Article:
At a time when newspapers are folding, or going digital and local, Hartford Public Schools on Tuesday kicked off the 2013-2014 academic year by unveiling three renovated school buildings, including a state-of-the-art Journalism and Media Academy.
Officials said the Academy offers courses such as social media, sports journalism, television production, radio broadcasting, graphic arts, and mobile app design. The Academy has partnered with the Connecticut Public Broadcast Network and its brand new $3.5 million Learning Lab at the CPBN offices on Asylum Avenue, which also houses WNPR radio and CTMirror.org, mostly all-white media entities.
The renovated Academy building on Tower Avenue has “smart” classrooms, large MAC computers, top-shelf sound booths, TV and radio studios and a green room. All this is in a building much bigger than the former WFSB Channel 3 studio in downtown Hartford. Attracting only 53 students to its incoming freshman class and retaining about 140 students from the Journalism Media Academy in Weaver High School, many classrooms were empty on Tuesday.
No surprise there.
Building magnet schools to attract white suburban bodies to Hartford’s 95 percent minority school district is arguably a laudable goal under the Sheff v. O’Neill school integration plan. However, a journalism academy focusing on skill sets that mature on a solid academic foundation will unlikely benefit most high school students in Hartford—if they are thinking of going to college and beyond. Summer journalism programs, yes. But eight years of high school and college journalism courses is nonsensical and impractical, especially for black students.
The irony was evident when Mayor Pedro Segarra stepped in a class with seven black students and a white male teacher. Inside the room, Segarra introduced two white Hispanic communication professionals as the future of journalism. He got it wrong. It’s not the future; it is the current state of journalism, especially in the city of Hartford.
That classroom scene also reflects the issue of newsroom diversity espoused by the Kerner Commission following the 1967 Watts Riots. To those not privy to the historical perspective on the media diversity question, the mayor’s antics unwittingly revealed the same societal problem that existed before the Kerner report and the Civil Rights Movement.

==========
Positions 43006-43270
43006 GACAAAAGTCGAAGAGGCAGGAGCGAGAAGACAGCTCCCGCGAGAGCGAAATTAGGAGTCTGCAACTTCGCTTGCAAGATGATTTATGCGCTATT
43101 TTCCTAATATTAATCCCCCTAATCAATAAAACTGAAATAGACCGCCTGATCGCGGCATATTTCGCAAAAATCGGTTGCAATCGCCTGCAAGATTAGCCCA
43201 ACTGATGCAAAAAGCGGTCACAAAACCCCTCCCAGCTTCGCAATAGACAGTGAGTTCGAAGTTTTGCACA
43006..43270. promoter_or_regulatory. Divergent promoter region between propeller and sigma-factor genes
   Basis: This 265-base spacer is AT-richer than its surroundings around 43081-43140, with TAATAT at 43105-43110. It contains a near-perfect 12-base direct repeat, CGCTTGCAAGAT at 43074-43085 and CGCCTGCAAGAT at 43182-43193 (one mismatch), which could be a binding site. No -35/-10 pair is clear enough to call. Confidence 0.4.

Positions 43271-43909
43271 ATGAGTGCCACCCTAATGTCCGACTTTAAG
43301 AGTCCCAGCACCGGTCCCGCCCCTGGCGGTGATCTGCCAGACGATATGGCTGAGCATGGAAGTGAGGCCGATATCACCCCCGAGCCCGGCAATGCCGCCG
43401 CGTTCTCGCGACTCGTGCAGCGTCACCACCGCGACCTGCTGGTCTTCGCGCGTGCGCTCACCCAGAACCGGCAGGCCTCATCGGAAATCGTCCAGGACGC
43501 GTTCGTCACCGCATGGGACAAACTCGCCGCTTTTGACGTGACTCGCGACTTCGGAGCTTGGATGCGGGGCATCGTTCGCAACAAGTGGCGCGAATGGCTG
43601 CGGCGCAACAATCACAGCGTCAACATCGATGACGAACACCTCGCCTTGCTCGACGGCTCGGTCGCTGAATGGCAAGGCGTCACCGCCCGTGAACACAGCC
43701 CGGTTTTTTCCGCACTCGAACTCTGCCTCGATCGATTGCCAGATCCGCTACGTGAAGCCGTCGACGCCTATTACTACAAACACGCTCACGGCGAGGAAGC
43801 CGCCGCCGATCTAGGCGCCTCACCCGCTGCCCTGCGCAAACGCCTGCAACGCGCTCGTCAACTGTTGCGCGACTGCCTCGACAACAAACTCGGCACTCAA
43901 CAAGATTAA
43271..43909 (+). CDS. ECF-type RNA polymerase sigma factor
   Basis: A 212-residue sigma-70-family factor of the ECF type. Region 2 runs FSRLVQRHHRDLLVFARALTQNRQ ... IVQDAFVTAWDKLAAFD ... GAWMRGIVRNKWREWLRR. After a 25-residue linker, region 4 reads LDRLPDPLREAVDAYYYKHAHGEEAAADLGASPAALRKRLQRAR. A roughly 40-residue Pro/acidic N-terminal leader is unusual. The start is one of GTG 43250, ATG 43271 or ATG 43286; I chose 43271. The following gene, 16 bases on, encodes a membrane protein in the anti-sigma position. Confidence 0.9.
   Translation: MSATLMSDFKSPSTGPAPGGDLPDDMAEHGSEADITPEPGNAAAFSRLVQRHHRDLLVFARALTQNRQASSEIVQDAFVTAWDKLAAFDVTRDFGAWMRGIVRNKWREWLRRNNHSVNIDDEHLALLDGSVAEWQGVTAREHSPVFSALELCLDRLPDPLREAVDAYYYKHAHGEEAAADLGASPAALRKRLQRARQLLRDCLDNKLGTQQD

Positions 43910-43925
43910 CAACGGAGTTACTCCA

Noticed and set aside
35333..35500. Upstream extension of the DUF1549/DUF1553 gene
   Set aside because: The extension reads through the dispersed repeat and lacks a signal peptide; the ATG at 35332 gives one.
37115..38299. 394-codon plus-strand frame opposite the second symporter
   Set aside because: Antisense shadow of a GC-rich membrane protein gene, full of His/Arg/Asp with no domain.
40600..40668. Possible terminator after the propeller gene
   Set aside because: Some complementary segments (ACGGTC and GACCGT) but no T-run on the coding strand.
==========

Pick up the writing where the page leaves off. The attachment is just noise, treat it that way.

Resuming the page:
A black journalist is an anomaly at city hall and elsewhere in Hartford. And Segarra reinforced that notion of disappearing black news professionals.
Consider this: The number of black journalists in the news business has been dramatically and systematically decreased in the last decade. According to the 2013 American Society of News Editors (ASNE)’s annual diversity survey, the number of black journalists in newsroom remained steady in 2013. That’s after ASNE’s previous report showed a decrease from 4.68 percent in 2011 to 4.65 percent in 2012.
ASNE’s goal is to have the percentage of minorities working in newsrooms to reflect the percentage of minorities in the nation’s population by 2025. Currently minorities comprise 37.02 percent of the U.S. population. By 2025, it’s expected to be 42.39 percent.
The implications for the lack of news coverage by black journalists in a “minority-majority” city has been articulated in the Kerner Report, which makes the case for a sincere commitment to racial and ethnic diversity because “the media media failed to report adequately on the causes of and consequences of civil riots and race relations.”
In Hartford alone, there are no full-time black journalists covering city hall or the school district. And since his election to a full term, the mayor has infused cash into the Hispanic media market and has seemingly made it a bargaining chip when doling out opportunities to corporate and nonprofit media.
Most recently, the city of Hartford awarded a grant to one local Hispanic publisher for her new enterprise, the Latino Way. Additionally, the largest newspaper in the state has selectively highlighted the work of other Hispanic media outlets, and WNPR devoted an entire radio show to a new Hispanic online media organization. But they have done very little for black and women-owned media organizations such as The Hartford Guardian.
Additionally, CPBN/WNPR in partnership with Segarra’s administration, received $1 million from the state’s bond commission to build a studio that is expected to “train students” in the field of communications.
CPBN is an affiliate of WNPR, which has a 4 percent minority listenership. It buys programming from NPR, a national public radio station. But is not owned by, or beholden to, NPR’s diversity policies, according to an NPR spokesperson.
From our vantage point at The Hartford Guardian, the mayor and his administration’s partnerships with these media organizations to benefit the Latino and white community should be of concern to most city residents. And should be investigated further.
Having a journalism and media academy will not attract smart students to Hartford. It has, and will further, strengthen an incumbent mayor’s alliances with corporate entities, improve CPBN/WNPR’s outreach to the Hispanic listeners, and serve as a playground for media professionals who like shiny toys.
The $37.45 million renovated Academy will benefit Hartford’s children the least, especially those who crave rigorous curricula for a diverse and global society. Given the state of media diversity in Connecticut today, to argue otherwise is a farce.